If you want to evolve and grow as a human being, don't worry about what you'll get from others...learn to give, to try, to extend yourself, and to concentrate on what YOU'RE DOING to and for others, not on what's being done to or for you. If you want to learn how to box, same thing: don't worry about what others will do to you, learn to give, to try, to extend yourself with effort, and concentrate on what YOU'RE DOING, not on what's being done to you.

It all has to do with mind control.

Be a holistic.

Coffee should be black as hell, strong as death, and sweet as love.

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Re: A holistic approach to combat [Re: SkorpivoMusterion]
    #4070988 - 04/19/05 01:16 AM (13 years, 1 month ago)

As the author of the article is a Muay Thai trainer, I've provided a clip for those of you who have little to no knowledge of Muay Thai.

This 20 MB clip is of Ramon Dekker, who is my favorite Muay Thai fighter of all time. This man is no heavyweight, but is nothing short of a monster, and is a living legend.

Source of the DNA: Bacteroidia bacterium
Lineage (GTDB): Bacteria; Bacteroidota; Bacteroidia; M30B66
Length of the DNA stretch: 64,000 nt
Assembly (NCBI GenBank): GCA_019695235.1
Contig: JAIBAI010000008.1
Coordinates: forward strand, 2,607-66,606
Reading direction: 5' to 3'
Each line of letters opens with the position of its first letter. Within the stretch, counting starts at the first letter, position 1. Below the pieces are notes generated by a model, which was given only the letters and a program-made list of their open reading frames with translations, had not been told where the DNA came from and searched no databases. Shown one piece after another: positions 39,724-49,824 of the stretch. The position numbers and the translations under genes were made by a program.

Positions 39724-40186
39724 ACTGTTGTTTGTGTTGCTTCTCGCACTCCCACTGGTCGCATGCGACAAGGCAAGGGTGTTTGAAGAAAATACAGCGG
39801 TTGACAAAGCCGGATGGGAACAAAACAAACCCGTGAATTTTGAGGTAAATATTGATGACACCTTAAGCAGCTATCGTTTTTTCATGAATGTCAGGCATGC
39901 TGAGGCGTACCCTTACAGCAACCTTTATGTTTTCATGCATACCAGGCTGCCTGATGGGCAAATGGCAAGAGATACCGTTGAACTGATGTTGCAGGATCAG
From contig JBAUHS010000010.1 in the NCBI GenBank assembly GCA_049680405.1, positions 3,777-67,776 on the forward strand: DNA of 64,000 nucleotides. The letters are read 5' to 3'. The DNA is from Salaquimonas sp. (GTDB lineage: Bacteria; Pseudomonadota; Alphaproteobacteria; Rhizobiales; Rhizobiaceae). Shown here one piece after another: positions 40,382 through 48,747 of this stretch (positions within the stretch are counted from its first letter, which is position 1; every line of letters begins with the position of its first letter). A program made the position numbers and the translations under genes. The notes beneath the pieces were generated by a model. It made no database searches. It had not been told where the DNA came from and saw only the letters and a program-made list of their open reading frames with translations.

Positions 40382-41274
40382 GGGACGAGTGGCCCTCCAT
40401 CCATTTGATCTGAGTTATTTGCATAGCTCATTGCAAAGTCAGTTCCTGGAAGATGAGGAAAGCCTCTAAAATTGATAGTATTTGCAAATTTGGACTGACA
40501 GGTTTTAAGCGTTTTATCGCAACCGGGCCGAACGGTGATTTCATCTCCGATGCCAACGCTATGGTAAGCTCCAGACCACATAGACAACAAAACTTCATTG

What makes him so unique is that he is a Dutchman, but has fought and trained all his life in Thailand, where they have ridiculously biased judges. Anyone who wasn't of their "ethnicity", would lose by judge's decision even if they scored the most points.
This is where Ramon "The Diamond" Dekker stands out the most: He has won nearly ALL of his 200 fights by KO, thus defeating the biased racism that runs rampant in such countries.

Hope you enjoy the clip. :smile:

Coffee should be black as hell, strong as death, and sweet as love.

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Re: A holistic approach to combat [Re: SkorpivoMusterion]
    #4071539 - 04/19/05 05:23 AM (13 years, 1 month ago)

Avoiding physical pain is the main reason people quit or don't take up boxing. Getting hit hurts, and can permanently damage you. Unless you have the natural physical gifts, or come from a disadvantaged background where boxing is the only way out, quiting is the smart thing to do.

The mindset of a true boxer is worried about HITTING, not BEING HIT.

Tell that to Pernell Whittiker, one of the greatest boxers of all time. A defensive genius who won rounds without throwing a punch. Stood right in front of Oscar De La Hoya and had him swinging at air.

Put that monkey back in the oven.